A Minneapolis police officer who killed a 22-year-old armed black man during a no-knock warrant raid will not be criminally charged in the shooting, prosecutors said Wednesday.
The fatal shooting of Amir Locke by Officer Mark Hanneman during an early morning raid at his apartment on Feb. 2 was deemed justified after bodycam footage showed Locke pointed a gun at the officer, according to Attorney General Keith Ellison and Hennepin County Attorney Michael Freeman.
Locke, who was staying at his cousin’s apartment, was sleeping on a couch at the time and stood up while holding a firearm. He was not the subject of the search warrant, prosecutors said.
“It would be unethical for us to file charges in a case in which we know that we will not able to prevail because the law does not support the charges,” Ellison told reporters.
Hanneman, who shot Locke in the face, shoulder and chest, told investigators he “feared” for his life and that of other SWAT team officers, the Star Tribune reported, citing a joint report released by the prosecutors.
Ellison said Locke should not have been labeled as a suspect as Minneapolis police initially characterized him in a news release, but added he appeared to point the gun in Hanneman’s direction.
“Officer Hanneman perceived that Mr. Locke’s movements and production of a firearm presented a threat of death or great bodily harm that was reasonably likely to occur, and to which the officers had to respond without delay,” Ellison said.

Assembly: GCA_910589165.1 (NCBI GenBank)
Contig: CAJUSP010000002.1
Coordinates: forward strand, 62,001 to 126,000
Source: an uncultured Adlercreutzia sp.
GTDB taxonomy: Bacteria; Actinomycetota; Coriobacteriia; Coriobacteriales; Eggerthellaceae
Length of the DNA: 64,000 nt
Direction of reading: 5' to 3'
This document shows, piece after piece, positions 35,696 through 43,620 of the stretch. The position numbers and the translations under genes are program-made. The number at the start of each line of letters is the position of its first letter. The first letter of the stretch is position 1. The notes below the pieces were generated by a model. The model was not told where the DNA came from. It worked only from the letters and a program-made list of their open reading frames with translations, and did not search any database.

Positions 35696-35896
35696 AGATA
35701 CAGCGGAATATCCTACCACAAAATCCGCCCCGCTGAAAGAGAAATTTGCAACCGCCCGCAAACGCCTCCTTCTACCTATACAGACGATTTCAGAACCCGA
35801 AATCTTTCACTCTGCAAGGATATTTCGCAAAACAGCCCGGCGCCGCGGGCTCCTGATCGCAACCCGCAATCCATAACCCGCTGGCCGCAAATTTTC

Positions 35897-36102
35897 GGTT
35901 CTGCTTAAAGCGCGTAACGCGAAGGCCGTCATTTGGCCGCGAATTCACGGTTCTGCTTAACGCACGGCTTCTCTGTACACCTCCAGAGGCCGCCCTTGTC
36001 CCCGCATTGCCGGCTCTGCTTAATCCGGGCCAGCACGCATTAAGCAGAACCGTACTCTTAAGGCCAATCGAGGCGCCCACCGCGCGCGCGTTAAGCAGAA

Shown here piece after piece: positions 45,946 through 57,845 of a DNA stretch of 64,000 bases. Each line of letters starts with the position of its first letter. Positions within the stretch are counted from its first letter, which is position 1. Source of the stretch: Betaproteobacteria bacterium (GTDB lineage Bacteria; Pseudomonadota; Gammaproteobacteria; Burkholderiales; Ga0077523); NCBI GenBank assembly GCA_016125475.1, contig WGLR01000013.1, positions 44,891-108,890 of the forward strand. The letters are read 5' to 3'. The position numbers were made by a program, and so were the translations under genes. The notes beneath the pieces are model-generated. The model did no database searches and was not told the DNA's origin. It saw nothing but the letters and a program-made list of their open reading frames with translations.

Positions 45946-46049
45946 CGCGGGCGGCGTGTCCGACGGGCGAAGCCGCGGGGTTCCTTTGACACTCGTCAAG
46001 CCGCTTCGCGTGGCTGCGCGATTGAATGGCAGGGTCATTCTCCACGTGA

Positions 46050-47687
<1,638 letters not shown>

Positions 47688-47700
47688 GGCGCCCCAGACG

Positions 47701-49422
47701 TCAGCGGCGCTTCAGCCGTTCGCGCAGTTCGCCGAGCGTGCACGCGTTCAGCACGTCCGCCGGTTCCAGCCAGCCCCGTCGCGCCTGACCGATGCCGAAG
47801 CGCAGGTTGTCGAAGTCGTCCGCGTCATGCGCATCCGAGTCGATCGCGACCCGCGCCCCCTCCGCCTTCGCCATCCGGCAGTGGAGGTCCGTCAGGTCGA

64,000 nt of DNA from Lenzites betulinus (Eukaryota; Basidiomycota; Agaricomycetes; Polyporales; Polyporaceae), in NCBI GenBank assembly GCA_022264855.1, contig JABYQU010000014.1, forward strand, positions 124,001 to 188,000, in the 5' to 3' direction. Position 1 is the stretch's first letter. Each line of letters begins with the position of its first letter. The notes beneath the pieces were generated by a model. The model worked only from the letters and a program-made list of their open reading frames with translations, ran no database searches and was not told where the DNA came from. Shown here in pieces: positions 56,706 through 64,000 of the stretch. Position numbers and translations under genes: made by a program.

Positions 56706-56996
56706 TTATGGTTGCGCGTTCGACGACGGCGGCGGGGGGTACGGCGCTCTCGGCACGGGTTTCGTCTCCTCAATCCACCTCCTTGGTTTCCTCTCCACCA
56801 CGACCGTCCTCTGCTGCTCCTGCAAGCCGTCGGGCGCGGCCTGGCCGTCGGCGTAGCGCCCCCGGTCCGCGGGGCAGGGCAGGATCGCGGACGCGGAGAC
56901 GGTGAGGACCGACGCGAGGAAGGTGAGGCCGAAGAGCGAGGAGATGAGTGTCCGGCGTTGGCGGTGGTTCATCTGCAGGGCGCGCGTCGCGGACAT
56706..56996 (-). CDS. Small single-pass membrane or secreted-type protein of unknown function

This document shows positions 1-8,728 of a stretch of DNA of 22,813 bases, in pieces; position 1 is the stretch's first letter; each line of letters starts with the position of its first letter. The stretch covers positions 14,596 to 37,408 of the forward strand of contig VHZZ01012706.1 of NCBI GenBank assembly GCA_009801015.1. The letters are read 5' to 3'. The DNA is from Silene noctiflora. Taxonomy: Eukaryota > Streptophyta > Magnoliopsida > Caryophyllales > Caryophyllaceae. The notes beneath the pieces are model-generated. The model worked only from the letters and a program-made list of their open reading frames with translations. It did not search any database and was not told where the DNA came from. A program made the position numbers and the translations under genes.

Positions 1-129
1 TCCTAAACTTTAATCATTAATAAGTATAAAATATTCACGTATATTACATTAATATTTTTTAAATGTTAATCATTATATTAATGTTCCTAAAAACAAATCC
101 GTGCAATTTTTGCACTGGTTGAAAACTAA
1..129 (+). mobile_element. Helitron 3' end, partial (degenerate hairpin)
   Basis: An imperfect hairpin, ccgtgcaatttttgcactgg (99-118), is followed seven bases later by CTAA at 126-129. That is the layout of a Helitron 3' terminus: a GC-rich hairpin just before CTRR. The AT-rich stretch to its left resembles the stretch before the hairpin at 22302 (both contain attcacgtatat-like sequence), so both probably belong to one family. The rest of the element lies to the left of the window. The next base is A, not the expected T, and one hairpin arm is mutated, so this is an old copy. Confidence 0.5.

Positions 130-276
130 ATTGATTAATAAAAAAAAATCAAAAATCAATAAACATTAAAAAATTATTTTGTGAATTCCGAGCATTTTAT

Locke’s death occurred as three former Minneapolis police officers stood trial in federal court in nearby St. Paul in George Floyd’s May 2020 slaying. The fatal shooting also led to protests and calls for an end to no-knock search warrants being used in Minneapolis and other cities throughout Minnesota.
Minneapolis Mayor Jacob Frey banned no-knock search warrants after Locke’s death. He also formalized a new policy Tuesday to take effect Friday that requires cops to knock and wait before storming into a residence.
But in “exigent circumstances,” cops can still enter a location without waiting up to 30 seconds under the new policy, which some critics believe could be a loophole, the Star Tribune reported.
Locke’s mother, Karen Wells, said in February that the officers “executed” her son. She hired prominent civil rights attorney Ben Crump after Amir’s death. Crump and attorney Jeff Storms had earlier won a $27 million settlement between the city of Minneapolis and Floyd’s family.
Locke’s family, meanwhile, is “deeply disappointed” by the decision not to criminally charge Hanneman, Crump, Storms and attorney Antonio Romanucci said in a statement to The Post.
“The family and its legal team are firmly committed to their continued fight for justice in the civil court system, in fiercely advocating for the passage of local and national legislation, and taking every other step necessary to ensure accountability for all those responsible for needlessly cutting Amir’s life far too short,” the attorneys said. “Today only deepens the resolve of Amir’s family and its legal team.”
With Post wires